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hw9 SOL - SOlmX‘PCM MEH4 Fag PROBLEM 14 l KNOWN Flow rate...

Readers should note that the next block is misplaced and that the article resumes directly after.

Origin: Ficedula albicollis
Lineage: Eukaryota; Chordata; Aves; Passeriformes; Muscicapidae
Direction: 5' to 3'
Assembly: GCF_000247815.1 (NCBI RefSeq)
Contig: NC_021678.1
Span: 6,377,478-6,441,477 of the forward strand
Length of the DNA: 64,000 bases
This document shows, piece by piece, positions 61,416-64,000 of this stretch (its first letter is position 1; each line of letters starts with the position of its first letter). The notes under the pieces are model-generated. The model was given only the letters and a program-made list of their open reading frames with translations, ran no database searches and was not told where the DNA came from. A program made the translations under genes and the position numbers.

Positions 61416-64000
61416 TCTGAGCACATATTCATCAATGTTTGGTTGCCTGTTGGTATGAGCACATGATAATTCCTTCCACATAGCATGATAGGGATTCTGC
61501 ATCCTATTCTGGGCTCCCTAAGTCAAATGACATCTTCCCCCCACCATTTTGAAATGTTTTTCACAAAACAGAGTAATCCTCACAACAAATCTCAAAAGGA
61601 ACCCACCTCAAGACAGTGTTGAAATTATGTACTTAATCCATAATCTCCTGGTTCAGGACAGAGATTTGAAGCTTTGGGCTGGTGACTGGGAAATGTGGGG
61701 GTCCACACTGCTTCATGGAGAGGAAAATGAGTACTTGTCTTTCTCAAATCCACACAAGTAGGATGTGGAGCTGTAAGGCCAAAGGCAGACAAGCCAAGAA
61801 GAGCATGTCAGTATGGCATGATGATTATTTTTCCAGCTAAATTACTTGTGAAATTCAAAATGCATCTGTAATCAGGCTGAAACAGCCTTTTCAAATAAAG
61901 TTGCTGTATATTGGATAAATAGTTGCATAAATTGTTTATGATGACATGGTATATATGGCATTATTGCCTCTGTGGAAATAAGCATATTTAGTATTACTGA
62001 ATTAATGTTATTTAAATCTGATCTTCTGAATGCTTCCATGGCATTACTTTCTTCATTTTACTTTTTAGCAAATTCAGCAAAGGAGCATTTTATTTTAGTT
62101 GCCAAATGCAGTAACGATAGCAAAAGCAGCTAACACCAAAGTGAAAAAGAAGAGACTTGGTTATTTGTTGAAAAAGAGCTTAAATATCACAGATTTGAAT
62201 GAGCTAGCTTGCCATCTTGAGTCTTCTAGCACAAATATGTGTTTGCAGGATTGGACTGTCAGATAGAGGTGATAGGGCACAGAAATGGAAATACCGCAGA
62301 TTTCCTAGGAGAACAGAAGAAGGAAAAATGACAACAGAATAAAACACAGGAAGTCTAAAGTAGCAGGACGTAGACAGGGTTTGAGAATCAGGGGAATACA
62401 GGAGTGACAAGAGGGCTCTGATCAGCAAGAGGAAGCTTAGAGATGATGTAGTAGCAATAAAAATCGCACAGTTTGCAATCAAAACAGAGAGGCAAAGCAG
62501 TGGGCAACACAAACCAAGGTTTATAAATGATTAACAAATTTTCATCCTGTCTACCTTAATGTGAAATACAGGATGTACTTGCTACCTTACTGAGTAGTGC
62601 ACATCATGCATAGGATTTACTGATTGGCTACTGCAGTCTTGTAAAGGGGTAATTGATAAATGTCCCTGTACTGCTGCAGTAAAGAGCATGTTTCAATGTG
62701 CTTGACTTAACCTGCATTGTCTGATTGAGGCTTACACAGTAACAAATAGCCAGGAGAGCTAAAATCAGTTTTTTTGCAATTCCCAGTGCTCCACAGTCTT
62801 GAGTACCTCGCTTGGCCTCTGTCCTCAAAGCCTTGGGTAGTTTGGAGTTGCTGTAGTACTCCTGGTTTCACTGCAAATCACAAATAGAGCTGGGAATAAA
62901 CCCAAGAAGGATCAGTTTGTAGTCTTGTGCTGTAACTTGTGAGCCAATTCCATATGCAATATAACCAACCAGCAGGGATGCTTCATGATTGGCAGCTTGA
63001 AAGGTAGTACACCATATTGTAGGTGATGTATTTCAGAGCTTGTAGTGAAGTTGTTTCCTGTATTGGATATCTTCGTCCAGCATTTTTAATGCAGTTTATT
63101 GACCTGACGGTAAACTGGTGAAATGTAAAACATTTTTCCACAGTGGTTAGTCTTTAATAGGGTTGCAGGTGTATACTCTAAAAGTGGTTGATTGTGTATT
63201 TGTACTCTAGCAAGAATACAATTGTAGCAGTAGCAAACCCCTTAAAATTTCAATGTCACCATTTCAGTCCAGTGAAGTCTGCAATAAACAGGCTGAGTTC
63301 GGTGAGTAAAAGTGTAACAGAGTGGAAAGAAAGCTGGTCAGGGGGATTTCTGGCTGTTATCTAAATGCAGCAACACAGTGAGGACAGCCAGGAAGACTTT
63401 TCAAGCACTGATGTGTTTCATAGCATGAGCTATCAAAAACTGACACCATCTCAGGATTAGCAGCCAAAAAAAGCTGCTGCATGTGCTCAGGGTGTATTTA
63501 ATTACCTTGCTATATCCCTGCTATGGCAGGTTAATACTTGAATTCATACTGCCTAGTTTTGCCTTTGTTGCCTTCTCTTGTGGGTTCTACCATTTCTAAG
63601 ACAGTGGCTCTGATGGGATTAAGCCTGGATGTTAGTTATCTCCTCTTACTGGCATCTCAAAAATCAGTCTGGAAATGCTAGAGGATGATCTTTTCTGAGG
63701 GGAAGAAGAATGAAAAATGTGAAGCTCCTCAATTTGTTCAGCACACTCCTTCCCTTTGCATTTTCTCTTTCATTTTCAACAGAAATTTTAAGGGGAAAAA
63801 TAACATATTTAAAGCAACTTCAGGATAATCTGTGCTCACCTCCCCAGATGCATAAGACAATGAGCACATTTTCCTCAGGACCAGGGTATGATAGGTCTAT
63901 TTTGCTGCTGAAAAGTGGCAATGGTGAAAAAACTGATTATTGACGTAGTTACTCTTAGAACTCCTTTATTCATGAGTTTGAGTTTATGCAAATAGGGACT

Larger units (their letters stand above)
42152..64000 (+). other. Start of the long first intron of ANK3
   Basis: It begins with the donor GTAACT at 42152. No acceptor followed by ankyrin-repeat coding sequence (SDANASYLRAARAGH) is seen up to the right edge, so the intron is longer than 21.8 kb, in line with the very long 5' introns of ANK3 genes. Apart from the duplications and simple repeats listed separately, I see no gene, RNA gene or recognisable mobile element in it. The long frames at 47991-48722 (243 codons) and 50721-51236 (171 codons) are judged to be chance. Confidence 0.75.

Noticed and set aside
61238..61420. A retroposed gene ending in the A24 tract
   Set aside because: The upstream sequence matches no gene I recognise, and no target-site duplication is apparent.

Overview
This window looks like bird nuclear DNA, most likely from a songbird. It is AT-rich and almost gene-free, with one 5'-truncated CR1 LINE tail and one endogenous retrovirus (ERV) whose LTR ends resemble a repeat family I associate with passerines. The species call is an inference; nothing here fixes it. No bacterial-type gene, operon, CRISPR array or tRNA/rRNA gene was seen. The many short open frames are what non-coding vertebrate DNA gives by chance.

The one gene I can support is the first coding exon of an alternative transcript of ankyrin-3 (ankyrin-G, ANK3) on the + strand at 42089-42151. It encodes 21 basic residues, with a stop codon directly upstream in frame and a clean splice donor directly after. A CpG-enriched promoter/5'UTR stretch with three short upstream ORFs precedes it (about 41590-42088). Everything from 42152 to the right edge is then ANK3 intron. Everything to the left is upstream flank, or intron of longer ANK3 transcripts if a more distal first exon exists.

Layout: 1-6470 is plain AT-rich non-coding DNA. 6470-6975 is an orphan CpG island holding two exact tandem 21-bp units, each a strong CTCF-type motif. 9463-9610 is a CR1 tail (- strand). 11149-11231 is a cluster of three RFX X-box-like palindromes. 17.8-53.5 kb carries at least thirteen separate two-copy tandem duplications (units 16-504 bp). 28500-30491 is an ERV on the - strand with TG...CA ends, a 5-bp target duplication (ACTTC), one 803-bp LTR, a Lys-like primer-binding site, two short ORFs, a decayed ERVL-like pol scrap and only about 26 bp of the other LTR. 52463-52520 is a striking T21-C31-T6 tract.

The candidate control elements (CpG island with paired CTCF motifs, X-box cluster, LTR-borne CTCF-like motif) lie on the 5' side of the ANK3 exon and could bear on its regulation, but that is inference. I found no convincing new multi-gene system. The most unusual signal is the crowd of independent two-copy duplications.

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Unformatted text preview: SOlmX‘PCM MEH4 Fag PROBLEM 14:. l KNOWN: Flow rate, inlet temperature and desired outlet temperature of water passing through a tube of prescribed diameter-and surface temperature. FIND: (a) Required tube length, L. for prescribed conditions. (b) Required length using tube diameters over the range 30 S D S 50 mm with flow rates m = 1, 2 and 3 kg/s; represent this design information graphically. and (c) Pressure gradient as a function of tube diameter for the three flow rates assuming the ' tube wall is smooth. SCHEMATIC: // Tm’o = 75 c=c D =0.04m rh = 2 kgls ' /. / Tm: 25 oc/v ASSUMPTIONS: (I) Steady—state conditions, (2) Negligible potential energy, kinetic energy and flow ' work changes. (3) Constant properties. PROPERTIES: Table AIS, Water (Tm = 323 K): c], = 4181 J/kgK, [.1 = 547 x 10'6 N-sfrna, k = 0.643 W/m-K. Pr = 3.56. ' ANALYSIS: (5.) From Eq. 8.6. the Reynolds number is 4m 4x 2kg/s =——u_—=1.15 105. ' ' 1 nDtL r:(0.0r-im)547'><10‘6 N‘s/m1 x . U Hence the flow is turbulent. and assuming fully developed conditions throughout the tube, it follows from the Dittus—Boelter correlation, Eq. 3.60, - ‘ 0.643W/m- K 0.04 m a = )“5 (3.56)“ = 6919 w/m2 - K (2) 0.023Reg'5 Pr“ = 0.023(1.16x105 l: D From Eq. 8.42a. we then obtain .—' enAT AT 2k's'41811k -K£n25‘C 75°C - Lzmw=_w¥_)=mfim_ < nDh n(0.04m)6919 w/m-- K . Tube IE gih, L {m} equations, the required length flow rate is computed and pl Tuba diameter. D (mm) —G-- Flow rate. mdot = 1 kgls ““- rndoi = 2 kgls "fi— mdui = 3 kgls Continued... PROBLEM if? 2/ KNOWN: Flow rate and inlet temperature of water passing through a tube of prescribed length, diameter and surface temperature. * “mm. mm '1' sewn, ww- :3; FIND: (a) Outlet water temperature and rate of heat transfer to water for prescribed conditions, and (b) Compute and plot the required tube length L to achieve Tm found in part (a) as a function of the surface temperature for the range 85 S T, S 95°C. SCHEMATIC: rh = 2 kgfs /. / Tm,i= 25 UV . ASSUMPTIONS: (1) Steady-state conditions, (2) Constant properties, (3) Negligible kinetic energy, potential energy and flow work effects, (4) Fully deve10ped flow conditions. '- PROPERTIES: Table A6. Water (Tm = 325 K): cFl = 4182 Mtg-K, u = 528 x 10'Ei N-s/ml, k = 0.645 W/m-K, Pr = 3.42. ' ANALYSIS: (3) From Eq. 8.6, the Reynolds number is Hence the flow is turbulent, and assuming fully developed conditions throughout the tube, it folloivs from the Dittus-Boelter correlation, Eq. 8.60, ' 01023 Ref,” pro-4 = W E )415 D ' ' 0.04m E: 0.023(1.21x 105 (142)"-4 : 7064W/m1- K. From the energy balance relation, Eq. 8.42b, Tm = Ts — (T5 — Tm'i)exp[—- nDL h] me P TEX 0.04mx 4m Tm , = 90c— (90°c— 25°C)exp ———.—-—-— ' mtg/ex 41821/kg- K 7064_W/m2 - K] = 47.5"c < From the overall energy balance, Eq. 8.37, . q = mcpfrm, _ m.,)= 2kg/s x 41321/kg- K(47.5—— 25)“c =138’kw. (b) urbulent Flaw, along with the T Correlations Tool, Internal Flow, for fullee energy balance and re 'ons uscd above, the requir gth, L, to achieve Tm = 449°C (see comment 1 below) as a function o to perature is computed and plotted below. Continued... PROBLEM 44: 3 KNOWN: Parallel air flow over a uniform temperature, heated vertical plate; the effect of fiee convection on the heat transfer coefficient will be 5% when GrL/Rei = 0.08. FIND: Minimum vertical velocity required cf air flow such that free convection effects will be . less than 5% of the heat rate. SCHEMATIC: ASSUNlPTlONS: (1) Steady-state conditions, (2) Criterion for combined free-forced convection determined from experimental results. - PROPERTIES: Table A-4, Air (T4=(T,+r,.)/2=315K, 1 atm): .v=17.40x10"6 'm’l/s, ANALYSIS: To delineate flow regimes, according to Section 9.9, the general criterion for predominately forced convection is that ' GrL/Rei <8: 1 . (1) From experimental results, when GrL/Rei =0.08, free cenvection will be equal to 5% of the ' total heat rate. . ' For the vertical plate using Eq. 9.12, T ——T L3 2 3 sB< 1 2) z 9.8 m/s x1/315Kx(60—~25)Kx(0.3m) = 9311x104 _ Gr = 2 1‘ ‘ v2 (17.40x10-G Eng/S): ( ) For the vertical plate with forced convection, um. L Li... (0.3m) Re = = = 1.724x104 u, . 3 L V 17.42410"6 1112/5 ' C ) By combining Eqs. (2) and (3), G 7 IL = 9.711x10 =0.08 Rea [1.724x104 11.12 find that 1.1.. = 2.02 m/s . ‘ <1 That is, when u, 2 2.02 m/s, free convection effects will not exceed 5% of the total heat rate. PROBLEM 14:41, KNOWN: Initial overall heat transfer coefficient of a fire-tube boiler. Fouling factors following one year’s application. FIND: Whether cleaning should be scheduled. S CHEMATIC : Rgfaoorsm-Z-K/W R£°=aooost-K/W u (#9) =400 WImz-K Products 9F combustion ASSUNIPTIONS: (1) Negligible tube wall conduction resistance, (2) Negligible changes in ha and 11],. ANALYSIS: From Equation 11.1, the overall heat transfer coefiicient after one year is 1 l l 3‘E+a Since the first two terms on therright-hand side correspond to the reciprocal of the initial ‘overall coefficient, 1 1 n — = —~——~—— + 0.0015 + 0.0005 In“ -K = 0.0045 m2'K/W U 400 W/mg'K ( ) M U = 222 W/rnz'K. The reduction in U, and hence in heat transfer, is significant (45%). The tube surfaces, particularly the inner surface, should be cleaned. + Eli + R’fp' COMWIENTS: Periodic cleaning of the tube inner surfaces is essential to maintaining efficient fire~tube boiler operation. ‘ ‘ / PROBLEM ‘075 KNOWN: Type-302 stainless tube with prescribed inner and outer diameters used in a cross-flow heat exchanger. Prescribed fouling factors and internal water flow conditions. FIND: (a) Overall coefficient based upon the outer surface. U“. with air at TD =15°C and velocity Vu- = 20 mis in cross-flow; compare thermal resistances due to convection, tube wall conduction and fouling; (it!) Overall coefficient. Um with water (rather than air) at Ta = 15°C and velocity Va = 1 m/s in cross- flow; compare thermal resistances due to convection. tube wall conduction and fouling; (c) For the water-air conditions of part (a), compute and plot UEl as a function of the air cross-flow velocity for 5 5 Va 5 30 mfs for water mean velocities of am = 0.2, 0.5 and 1.0 mfs; and (cl) For the water-water ‘ ' conditions of part (b). compute and plot U, as a function of the water mean velocity for 0.5 S um s 2.5 mls for air cross-flow velocities of Va = l, 3_and 8 m/s. SCI-IEMATIC: . . "f'a = 0.0004 mlellW TUbB, 83302. kW Fouling facmrs "m: 0.0002 mZ-KIW Tm, = 75 00 “mi = 0.5 m/s fiisfiiififiiifié‘ééfii‘iiflfifiifitf:m’éfltwflfié"hTim—rfiaai-‘E T i 100%?! mm Va i 20 m/s D! = 22 mm ASSUMPTIONS: (l) Steady-state conditions, (2)-Fully developed internal flow, PROPERTIES: Table A], Stainless steel, A151 302 (300 K): kw _= i5.1 W/m‘K'. Table A6. Water . (Tm = 343 K): p. = 974.8 leg/m3. pi = 3.746 x 10“ N‘s/m2. 10: 0.668 W/m‘K. Pr. = 2.354; Table A4, Air (assume Tm, = 315K, 1 atm): k0 = 0.02737 W/m-K. v.3 = 17.35 x 10'6 rug/s, Pro = 0.705. ' ANALYSIS: (0) For the Water-air condition. the overall coefficient, Eq. i 1.1, based upon the outer area can be expressed as the sum of the thermal resistances clue to convection (cv), tube wall conduction (w) and fouling (f): l/Ua An = RID! = Rcvj + R” +RW + Rf.nl+Rcv.o RCVJ = l/Ei AI Roma 2 I/Eo AB RH = iii/Al . Rifle: fin/Au and from Eq. 3.28.; Rw =1n(DD/Di)/(21rLkw) The convection coefficients can be estimated from appropriate correlations. Continued... PROBLEM 11.2 (ContJ Estimating H, : For internal flow. characterize the flow evaluating thermophysicai properties at Tm; with - D . . 2 Rem=um i: Dim/5x09 2m 1:28.625 ' vi 3.746x10 N.s/m-/974.3kg/m- For the turbulent flow. uise the Dittus-Boelter correlation. Eq. 8.60, " " ' m”... €0.023Reg'f‘, Pr,M I 0.1! 0.4 Num = 0.023(28,625) (2.354) = 119.1 E. =0qui kl/D, =119.1x0.668W/m2 -K/0.022m =3616W/m1-K Estimating ho : For external flow. characterize the flow with Tmr’ ' I Rem! 9 Re]: n =fl=w=3lilg4 ' v0 17.35x10 m—/s R _ . tr evaluating thermophysical properties at Tm, = (Tm + Tall when the surface temperature is determined from the thermal circuit analysis R result. . w (Tml "— To )/Rtot = (Tao "- To )/Rr.v.o Rip . ‘ T Assume Tm, = 315 K, and check later. Using the Churchill-Bernstein - 5'0 correlation, Eq. 7.57, find RIM“ . ' T MS 0 ._.. 0.62 a ”2 P ”3 R 5’“ ' ' . NUD.5=0.3+—_‘—e%fi 1+[3‘h-J it? - [1 + (DA/Pro) ] ~32'000 ' _ . 062(31 194)”2(0 705)”3 ‘31124 5'“ “5 NUDm =0'3+—_;_—;n—TW|:1+[ ’ J ' [1+(O.4/O.705)“ -] 32,000 ' “rm... =102.6 ‘13., = fin... k0 /DD = 102.6 x 0.02737 W/m _. K/0.027m = 104.0 W/m- K Using the above values for E, and En , and other prescribed values, the thermal resistances and overall coefficient can be evaluated and are tabulated below. Rani Rm Rw R120 Rem Uri. Riot (K/W) (Ii/W) (W) (W) (KIW) (W/m'K) (K/W) 0.00436 0.00578 0.00216 0.00236 0.1 134 92.1 . 0.128 The major thermal resistance is due to outside (air) convection. accounting for 89% of the total resistance. The other thermal resistances are of similar magnitude. nearly 50 times smaller than R CV.O' condition, the method of analysis folio that??? part (a). For the internal flow, the estimated convection coe ’ nt is the same a . For an assumed outer film coefficient, T“, = 292 K, the conveCW water flow condition V0 2 1 m/s and '1“.I = 15°C. find Continued... ...